• elviejo

    It’s a pitty to see that you are living SitePoint as a blogger.

    Thanks for sharing your thought in this past months.

  • drakke

    Thanks Andrew,

    I don’t think even you know what impact you have had. I’m going to eat up a lot of Sitepoint’s bandwidth digging through your material.

    One reason you are so effective is that is that I feel you are genuinely interested in seeing your readers do well. I think you will be amazingly successful. All the best.

  • This was the only SitePoint blog I actually read. Hate to see it go, but I wish you the best in the future.

  • Anonymous

    Perhaps not always I could agree with you, but each time I had to think about your ideas.
    Thanks for your time.
    Good Luck and Happy Easter

  • Andrew, thanks for all of the articles, lessons, tips, and insight you’ve given. I think almost every last one of your articles AND blog entries has had some gem of wisdom for us. Good luck with your business and other pursuits in life. When are you writing a book? =)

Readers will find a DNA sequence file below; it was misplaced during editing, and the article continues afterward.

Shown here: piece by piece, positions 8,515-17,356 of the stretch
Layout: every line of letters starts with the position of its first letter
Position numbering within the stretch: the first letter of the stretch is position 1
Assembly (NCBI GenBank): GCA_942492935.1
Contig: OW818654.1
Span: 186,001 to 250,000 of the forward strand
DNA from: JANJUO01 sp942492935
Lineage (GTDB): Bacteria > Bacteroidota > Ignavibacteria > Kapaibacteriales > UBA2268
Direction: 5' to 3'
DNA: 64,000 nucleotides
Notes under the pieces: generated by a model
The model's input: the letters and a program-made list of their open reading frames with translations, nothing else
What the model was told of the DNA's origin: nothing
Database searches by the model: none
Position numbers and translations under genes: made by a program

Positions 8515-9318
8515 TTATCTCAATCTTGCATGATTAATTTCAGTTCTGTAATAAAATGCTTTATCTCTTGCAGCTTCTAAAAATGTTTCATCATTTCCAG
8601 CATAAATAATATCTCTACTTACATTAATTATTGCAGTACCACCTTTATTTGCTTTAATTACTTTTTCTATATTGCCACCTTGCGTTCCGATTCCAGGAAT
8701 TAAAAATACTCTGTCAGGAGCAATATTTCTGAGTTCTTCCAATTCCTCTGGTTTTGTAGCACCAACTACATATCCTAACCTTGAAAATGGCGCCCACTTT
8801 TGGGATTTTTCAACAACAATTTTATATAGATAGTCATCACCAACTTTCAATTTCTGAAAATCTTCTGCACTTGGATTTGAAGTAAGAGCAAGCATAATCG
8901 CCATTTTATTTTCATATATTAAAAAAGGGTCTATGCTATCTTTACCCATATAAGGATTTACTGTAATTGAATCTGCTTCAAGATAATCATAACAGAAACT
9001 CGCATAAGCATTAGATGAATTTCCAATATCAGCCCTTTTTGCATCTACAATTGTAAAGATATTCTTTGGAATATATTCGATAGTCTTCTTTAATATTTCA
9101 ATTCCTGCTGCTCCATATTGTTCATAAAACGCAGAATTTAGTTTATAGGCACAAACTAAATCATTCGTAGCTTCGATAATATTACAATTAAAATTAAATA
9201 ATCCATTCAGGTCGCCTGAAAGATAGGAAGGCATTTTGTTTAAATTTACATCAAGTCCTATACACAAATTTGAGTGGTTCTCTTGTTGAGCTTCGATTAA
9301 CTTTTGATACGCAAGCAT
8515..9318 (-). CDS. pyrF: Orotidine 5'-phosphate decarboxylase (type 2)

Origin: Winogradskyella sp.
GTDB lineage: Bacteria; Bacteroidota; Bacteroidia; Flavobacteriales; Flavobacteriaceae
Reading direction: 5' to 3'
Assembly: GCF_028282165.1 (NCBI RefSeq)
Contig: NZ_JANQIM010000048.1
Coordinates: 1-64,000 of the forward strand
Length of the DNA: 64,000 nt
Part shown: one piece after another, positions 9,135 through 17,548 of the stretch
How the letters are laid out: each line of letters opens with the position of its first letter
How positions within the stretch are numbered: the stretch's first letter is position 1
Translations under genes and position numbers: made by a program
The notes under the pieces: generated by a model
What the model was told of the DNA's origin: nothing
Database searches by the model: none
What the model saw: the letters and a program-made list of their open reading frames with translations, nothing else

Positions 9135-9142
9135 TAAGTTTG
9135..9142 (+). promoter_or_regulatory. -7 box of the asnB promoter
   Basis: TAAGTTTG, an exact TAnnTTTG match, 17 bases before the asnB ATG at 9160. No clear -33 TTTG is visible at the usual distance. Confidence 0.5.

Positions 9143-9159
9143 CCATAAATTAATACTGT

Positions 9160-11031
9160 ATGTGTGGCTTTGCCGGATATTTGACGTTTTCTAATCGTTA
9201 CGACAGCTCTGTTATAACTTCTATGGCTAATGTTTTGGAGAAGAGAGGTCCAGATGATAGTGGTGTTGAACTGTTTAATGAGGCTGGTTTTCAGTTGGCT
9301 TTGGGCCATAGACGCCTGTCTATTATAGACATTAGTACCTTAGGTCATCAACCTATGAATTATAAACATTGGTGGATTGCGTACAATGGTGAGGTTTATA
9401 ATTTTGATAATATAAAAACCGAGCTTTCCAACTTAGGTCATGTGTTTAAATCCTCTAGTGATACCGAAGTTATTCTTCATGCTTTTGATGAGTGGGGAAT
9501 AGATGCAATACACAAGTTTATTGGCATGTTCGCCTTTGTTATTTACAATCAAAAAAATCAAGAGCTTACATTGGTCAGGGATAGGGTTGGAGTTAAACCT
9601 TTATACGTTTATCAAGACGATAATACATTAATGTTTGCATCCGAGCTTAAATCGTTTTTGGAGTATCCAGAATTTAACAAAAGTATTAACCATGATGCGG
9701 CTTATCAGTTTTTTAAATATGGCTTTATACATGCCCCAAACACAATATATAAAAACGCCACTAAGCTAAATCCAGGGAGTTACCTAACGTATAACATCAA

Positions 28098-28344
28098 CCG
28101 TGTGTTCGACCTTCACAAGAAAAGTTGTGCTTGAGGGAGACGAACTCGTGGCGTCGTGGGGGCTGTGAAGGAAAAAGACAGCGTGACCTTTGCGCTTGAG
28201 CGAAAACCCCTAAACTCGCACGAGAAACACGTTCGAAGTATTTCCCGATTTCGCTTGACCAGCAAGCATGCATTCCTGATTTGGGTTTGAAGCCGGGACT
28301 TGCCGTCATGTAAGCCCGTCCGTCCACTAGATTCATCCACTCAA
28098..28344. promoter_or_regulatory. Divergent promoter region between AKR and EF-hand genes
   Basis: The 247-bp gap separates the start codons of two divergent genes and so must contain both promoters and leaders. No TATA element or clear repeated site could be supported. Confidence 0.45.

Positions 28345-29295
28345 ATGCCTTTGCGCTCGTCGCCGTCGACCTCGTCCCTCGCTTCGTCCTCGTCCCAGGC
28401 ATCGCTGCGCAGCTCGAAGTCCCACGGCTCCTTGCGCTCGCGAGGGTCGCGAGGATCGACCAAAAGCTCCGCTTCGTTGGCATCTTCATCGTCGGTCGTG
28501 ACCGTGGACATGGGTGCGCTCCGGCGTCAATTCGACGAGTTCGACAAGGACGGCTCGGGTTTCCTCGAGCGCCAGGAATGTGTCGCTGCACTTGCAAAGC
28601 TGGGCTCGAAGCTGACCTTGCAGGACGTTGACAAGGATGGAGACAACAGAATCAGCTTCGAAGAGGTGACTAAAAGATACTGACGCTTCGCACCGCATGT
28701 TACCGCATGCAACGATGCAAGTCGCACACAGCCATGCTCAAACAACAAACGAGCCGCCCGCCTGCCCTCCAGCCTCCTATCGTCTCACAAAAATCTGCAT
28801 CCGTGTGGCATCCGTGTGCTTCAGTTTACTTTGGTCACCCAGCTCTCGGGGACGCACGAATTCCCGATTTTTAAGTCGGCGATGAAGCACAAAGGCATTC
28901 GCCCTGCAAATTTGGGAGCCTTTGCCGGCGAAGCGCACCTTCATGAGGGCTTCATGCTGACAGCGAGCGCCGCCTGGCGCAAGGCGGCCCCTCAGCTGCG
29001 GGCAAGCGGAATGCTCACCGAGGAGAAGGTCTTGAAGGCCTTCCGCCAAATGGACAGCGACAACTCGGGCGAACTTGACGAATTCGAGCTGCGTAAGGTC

• webnology

    Thanks Andrew. I haven’t been much of an answer-guy, but I’ve definitely read and re-read lots of your blogs. It has been very interesting.

  • Just like to join the others here in wishing all the best Andrew. Looking through your list, I think you’ve already covered many of these things in detail – it’s a good round up of your time here, I think. The only thing I’m not sure of is point 11 – is this something you’ve covered?

  • “I’ll be departing Sitepoint as a blogger”…

    Does that mean that yo’ll be around here doing something else?… maybe writing a book?, maybe writing articles?…

    Anyway, I’m sure I’ll continue receiving your newsletter. I hope you won’t quit that.


  • Add my thanks to the list, Andrew, yours is the first SitePoint blog I ever started reading and up until now it’s the one most worthwhile. Someone up the line *Rocky” I think mentioned your The only thing I’m not sure of is point 11 – is this something you’ve covered?